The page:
The Rich Girl Goes Wild
by Leah Vale
(Harl. American #936, $4.75, PG-13) ISBN 0-373-16936-1
****
The Rich Girl Goes Wild would be more aptly titled “The Rich Girl Gets A Life”, as this is the story of a woman who gets dumped on and buries herself under the guise of another personality in order to save herself from sorrow, only to be saved by her true love. Yes, this is a plot we have all seen before. Thankfully, in the hands of Leah Vale, it is an ultimately entertaining and very satisfying romance.

Ashley Rivers, daughter of the owners of Two Rivers Industries and heiress to a fortune, is the family social secretary. Growing up an adventure-loving teen, she has buried herself in the more serious role, thinking she is taking her mother’s place in the family. Her mother died of cancer several years ago. Shortly before her mother’s illness, a man who had convinced her he loved her, only for her to discover he wanted her money and the advantages that money could bring, duped Ashley. She has hardened her heart, swearing she will never be so stupid again. She has resigned herself to never marrying.

Entering the scene is a hunk of a man, tracking mud from his mountain bike into her lovely mansion of a home. Ready to throw him out, Ashley discovers he knows her brother, Harrison, from Harvard. In fact, this friend is Wilder Hunter MacDougal V, a billionaire bachelor fleeing from an aggressive fortune hunter. He decides to hide out at his friend’s house under the guise of a nobody named Mac Wilder. Harrison goes along and Ashley is left in the dark.

This is another well-known plot trick and yet, after getting over my initial irritation, I enjoyed how the author uses it in an advantageous approach. Mac is free to tease, flirt and otherwise be a charming man without concern about his reputation or restrictions. He realizes early that Ashley is more than the staid spinster she professes to be. He sets out to give her a chance to live once more as the sister he had heard about, affectionately called “Ash-Bash” by her brother.

Mac is harboring some secrets of his own, and is a man in need of redeeming. Ashley is just the person to reach under his armor and reach his hardened heart. Mac’s family legacy is that the MacDougals love only once. He had a sweetheart from college who died in a car accident, and he believes he has lost his chance for long-term love and family.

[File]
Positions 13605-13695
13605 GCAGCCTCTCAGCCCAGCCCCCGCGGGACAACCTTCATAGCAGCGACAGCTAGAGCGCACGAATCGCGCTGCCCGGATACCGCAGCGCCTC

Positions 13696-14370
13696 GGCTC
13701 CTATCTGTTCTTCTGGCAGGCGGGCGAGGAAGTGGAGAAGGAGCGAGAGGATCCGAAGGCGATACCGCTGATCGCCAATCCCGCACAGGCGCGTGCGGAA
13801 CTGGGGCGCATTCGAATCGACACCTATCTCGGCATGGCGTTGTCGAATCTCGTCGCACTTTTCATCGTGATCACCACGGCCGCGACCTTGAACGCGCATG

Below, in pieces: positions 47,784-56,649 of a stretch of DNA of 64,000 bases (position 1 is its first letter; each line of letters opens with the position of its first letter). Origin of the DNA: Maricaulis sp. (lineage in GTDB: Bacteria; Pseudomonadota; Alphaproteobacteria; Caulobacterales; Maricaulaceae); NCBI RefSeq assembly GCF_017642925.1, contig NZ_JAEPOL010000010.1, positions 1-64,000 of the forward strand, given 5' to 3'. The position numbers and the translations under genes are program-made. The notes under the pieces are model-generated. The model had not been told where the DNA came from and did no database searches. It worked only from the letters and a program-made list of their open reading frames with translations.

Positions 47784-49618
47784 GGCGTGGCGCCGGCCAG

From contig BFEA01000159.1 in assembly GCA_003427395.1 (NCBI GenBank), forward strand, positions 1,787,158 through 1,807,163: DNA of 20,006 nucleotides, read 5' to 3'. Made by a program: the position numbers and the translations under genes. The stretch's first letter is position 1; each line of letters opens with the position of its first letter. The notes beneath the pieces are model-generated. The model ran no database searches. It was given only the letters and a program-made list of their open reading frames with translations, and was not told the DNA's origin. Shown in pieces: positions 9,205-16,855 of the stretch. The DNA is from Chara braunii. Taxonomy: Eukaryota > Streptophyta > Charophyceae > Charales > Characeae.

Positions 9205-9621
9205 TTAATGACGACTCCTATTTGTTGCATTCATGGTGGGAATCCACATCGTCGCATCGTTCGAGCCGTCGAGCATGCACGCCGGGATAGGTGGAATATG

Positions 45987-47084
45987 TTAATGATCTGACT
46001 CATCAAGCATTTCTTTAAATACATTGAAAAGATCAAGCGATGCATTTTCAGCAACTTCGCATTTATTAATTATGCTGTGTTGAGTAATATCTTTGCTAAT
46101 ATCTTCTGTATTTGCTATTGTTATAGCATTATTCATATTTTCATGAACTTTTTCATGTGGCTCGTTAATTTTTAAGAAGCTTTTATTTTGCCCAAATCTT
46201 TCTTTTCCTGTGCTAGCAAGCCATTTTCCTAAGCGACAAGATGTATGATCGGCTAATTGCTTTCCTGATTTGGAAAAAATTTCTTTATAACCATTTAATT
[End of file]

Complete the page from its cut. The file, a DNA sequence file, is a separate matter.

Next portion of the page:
Mac is a charming hero, with a lot of depth. Ashley has many layers to shed and as she rediscovers her true sense of self, I found myself liking her more and more. My only caveat is that the reader must get past the fact that these two have really held onto their feelings of doom for their future a little too long. Burying your feelings to avoid hurt is one thing, but seven and ten years, respectively, is a little extreme.

Vale makes the story one that a reader can get engaged in rather easily, and that is the saving grace. The sexual tension builds nicely, right alongside the appreciation of the other qualities that are blooming. Both Mac and Ashley discover things about themselves through their relationship. And they are smart enough to realize these traits are ones they like and can thus embrace even when apart. And there is a nice twist in the end that allows both of them to break through barriers so that both are renewed. This is no one-sided love affair.

Romance is the essence of this story, with Ashley learning about her wants and how those coincide with a man’s without diminishing her pride. Mac, a man with a selfish reputation, realizes that he can be selfless and still enjoy life. Both talk about their feelings and confront the other. How refreshing!

Ignore the title, get past the predictable nature of the plot set-up and enjoy the antics of these two well-written characters. The Rich Girl Goes Wild is romance, pure and simple.

--Shirley Lyons


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